GETTING audiences ready for Valentine’s Day, Dirty Dancing stops off in Bradford where Leo Owen caught the show

The opening voice-overed narration is a word exact replica of the 1987 film’s as the central character, Baby, reminisces of the Summer of 1963; perhaps unsurprising, as it has been adapted for the stage by the original screenwriter, Eleanor Bergstein. Roberto Comotti’s impressive revolving set design smoothly introduces Kellerman’s, the family holiday resort Baby’s story centres around. An early American Butlin’s for the wealthy, Kellerman’s offers its clientele Simon Says for the masses, golf courses and a talent show, among other things.

It’s the dance classes, however, that are central to the story and Baby (aka Francis) Houseman’s complimentary stay at the resort leads her to discover the type of dancing going on behind closed doors in the staff quarters. It is here, that her predilection to do good leads her to become both emotionally and romantically involved with the dance instructors.

Director Federico Bellone’s casting is an impressive near perfect match to the original film stars, as are Jennifer Irwin’s costumes. Baby (Kira Malou), Penny (Simone Covele), Neil (Greg Fossard), Billy (Alex Wheeler), Johnny (Michael O’Reilly) and Lisa (Lizzie Ottley) are dead ringers for their forerunners with Ottley boasting a particularly accurate portrayal of Lisa’s ear-piercingly funny talent show performance. Fans could only criticise the slightly off casting of Mark Faith as a rather youthful and more actively involved Mr Schumacher.

Comotti cleanly structures the revolving sets with the Houseman’s holiday lodgings on one side of the central “main house” and the staff quarters on the other, allowing audiences to see contrasting interiors and exteriors while emphasising one of the story’s central themes: class divide.

Gillian Bruce’s choreography is near faultless with much-loved dance montages shown through costume change interludes and black outs. Where audiences might question her and Bellone’s decision-making, it seems quite likely the more technically challenging sequences have been staged in deliberately comically unrealistic styles; the legendary water lift, for example, sees the two leads repeatedly emerging from the water with visibly dry hair and clothes. A driving scene seems to boast equally poor special effects as a tiny car stage front “moves” along an enormously wide projected road.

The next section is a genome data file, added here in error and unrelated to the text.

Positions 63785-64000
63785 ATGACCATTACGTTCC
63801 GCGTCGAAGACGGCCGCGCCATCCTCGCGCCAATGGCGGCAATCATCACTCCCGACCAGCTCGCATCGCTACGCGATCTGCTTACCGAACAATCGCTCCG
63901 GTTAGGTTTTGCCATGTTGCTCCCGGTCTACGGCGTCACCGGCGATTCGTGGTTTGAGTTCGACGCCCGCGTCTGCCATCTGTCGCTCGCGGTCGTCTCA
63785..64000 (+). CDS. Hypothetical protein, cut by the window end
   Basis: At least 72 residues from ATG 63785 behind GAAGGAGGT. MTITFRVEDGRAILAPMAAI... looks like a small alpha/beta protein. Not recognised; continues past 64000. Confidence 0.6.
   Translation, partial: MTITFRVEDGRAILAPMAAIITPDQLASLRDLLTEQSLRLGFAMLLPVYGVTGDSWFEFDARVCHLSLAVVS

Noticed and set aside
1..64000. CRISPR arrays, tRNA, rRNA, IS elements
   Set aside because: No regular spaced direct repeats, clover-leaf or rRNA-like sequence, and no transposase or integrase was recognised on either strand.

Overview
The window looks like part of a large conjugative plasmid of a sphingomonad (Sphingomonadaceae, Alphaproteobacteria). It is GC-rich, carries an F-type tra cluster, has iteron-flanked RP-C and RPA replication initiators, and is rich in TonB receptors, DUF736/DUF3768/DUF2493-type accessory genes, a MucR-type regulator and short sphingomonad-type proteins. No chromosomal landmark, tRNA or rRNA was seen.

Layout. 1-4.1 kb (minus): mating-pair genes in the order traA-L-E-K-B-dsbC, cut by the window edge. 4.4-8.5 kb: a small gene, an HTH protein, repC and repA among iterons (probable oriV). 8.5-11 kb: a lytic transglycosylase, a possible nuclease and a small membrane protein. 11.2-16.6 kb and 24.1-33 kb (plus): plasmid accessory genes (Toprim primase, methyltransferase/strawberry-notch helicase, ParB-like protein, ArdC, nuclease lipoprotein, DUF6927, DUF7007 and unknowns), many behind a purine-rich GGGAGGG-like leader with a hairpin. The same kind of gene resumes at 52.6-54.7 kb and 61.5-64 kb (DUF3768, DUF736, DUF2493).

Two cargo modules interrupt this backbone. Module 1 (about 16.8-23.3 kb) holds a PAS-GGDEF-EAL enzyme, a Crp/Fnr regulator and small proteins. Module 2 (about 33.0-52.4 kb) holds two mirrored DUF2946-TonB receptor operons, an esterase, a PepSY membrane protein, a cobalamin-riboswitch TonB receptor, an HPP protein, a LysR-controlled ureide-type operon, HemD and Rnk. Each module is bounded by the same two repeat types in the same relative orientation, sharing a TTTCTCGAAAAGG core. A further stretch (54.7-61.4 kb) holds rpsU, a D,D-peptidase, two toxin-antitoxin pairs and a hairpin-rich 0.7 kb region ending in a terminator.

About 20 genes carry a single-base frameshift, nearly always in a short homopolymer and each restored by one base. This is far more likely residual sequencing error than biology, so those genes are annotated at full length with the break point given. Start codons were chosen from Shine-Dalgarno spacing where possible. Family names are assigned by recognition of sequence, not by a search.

The addition of whole new scenes with more social conscience and stage time for minor characters may surprise hardcore fans who could feel betrayed. Alternatively, they might even relish the chance for Bergstein to flesh-out lesser known characters, such as that of Baby’s parents, Jake (Lynden Edwards) and Majorie Houseman (Lori Hayley Fox). Bellone’s juxtaposition of the senior Housemans with Baby and Johnny opposite each other works particularly well, alluding to the possibility of a “happy-ever-after” for the lovers.

Credible chemistry between characters, a strong ensemble with impressive live vocals and dance moves are notably all-the-more remarkable as the cast seems to be predominantly comprised of newcomers. The show includes many of the original’s classic numbers and some new additions too with Colin Charles as Tito Suarez, Alex Wheeler and Sian Gentle-Green performing some belting solos. Audience participation and “the lift” elicit expected cheers and big grins all around, ensuring Dirty Dancing won’t disappoint fans and will guarantee newcomers the “time of their life” too. If ever a production deserved a standing ovation, here it is.